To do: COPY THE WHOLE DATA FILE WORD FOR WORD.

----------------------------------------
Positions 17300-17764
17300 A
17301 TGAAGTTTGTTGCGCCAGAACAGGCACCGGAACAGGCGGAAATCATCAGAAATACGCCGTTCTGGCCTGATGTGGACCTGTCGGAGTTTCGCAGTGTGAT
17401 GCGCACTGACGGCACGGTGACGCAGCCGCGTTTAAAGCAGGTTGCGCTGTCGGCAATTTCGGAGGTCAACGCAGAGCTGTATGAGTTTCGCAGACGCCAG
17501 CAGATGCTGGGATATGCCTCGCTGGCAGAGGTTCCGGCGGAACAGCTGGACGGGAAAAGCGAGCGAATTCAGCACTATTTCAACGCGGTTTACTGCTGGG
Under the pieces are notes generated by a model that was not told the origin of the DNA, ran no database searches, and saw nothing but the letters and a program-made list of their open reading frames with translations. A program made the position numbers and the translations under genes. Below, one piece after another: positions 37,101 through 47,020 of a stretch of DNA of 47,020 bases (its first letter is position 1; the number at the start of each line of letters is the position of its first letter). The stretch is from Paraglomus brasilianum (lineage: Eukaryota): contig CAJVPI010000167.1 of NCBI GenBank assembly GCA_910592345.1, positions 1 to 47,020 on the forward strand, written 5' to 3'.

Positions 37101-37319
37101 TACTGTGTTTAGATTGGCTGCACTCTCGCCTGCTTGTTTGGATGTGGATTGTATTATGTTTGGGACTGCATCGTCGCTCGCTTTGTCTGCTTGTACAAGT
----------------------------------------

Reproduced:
Positions 17300-17764
17300 A
17301 TGAAGTTTGTTGCGCCAGAACAGGCACCGGAACAGGCGGAAATCATCAGAAATACGCCGTTCTGGCCTGATGTGGACCTGTCGGAGTTTCGCAGTGTGAT
17401 GCGCACTGACGGCACGGTGACGCAGCCGCGTTTAAAGCAGGTTGCGCTGTCGGCAATTTCGGAGGTCAACGCAGAGCTGTATGAGTTTCGCAGACGCCAG
17501 CAGATGCTGGGATATGCCTCGCTGGCAGAGGTTCCGGCGGAACAGCTGGACGGGAAAAGCGAGCGAATTCAGCACTATTTCAACGCGGTTTACTGCTGGG
Under the pieces are notes generated by a model that was not told the origin of the DNA, ran no database searches, and saw nothing but the letters and a program-made list of their open reading frames with translations. A program made the position numbers and the translations under genes. Below, one piece after another: positions 37,101 through 47,020 of a stretch of DNA of 47,020 bases (its first letter is position 1; the number at the start of each line of letters is the position of its first letter). The stretch is from Paraglomus brasilianum (lineage: Eukaryota): contig CAJVPI010000167.1 of NCBI GenBank assembly GCA_910592345.1, positions 1 to 47,020 on the forward strand, written 5' to 3'.

Positions 37101-37319
37101 TACTGTGTTTAGATTGGCTGCACTCTCGCCTGCTTGTTTGGATGTGGATTGTATTATGTTTGGGACTGCATCGTCGCTCGCTTTGTCTGCTTGTACAAGT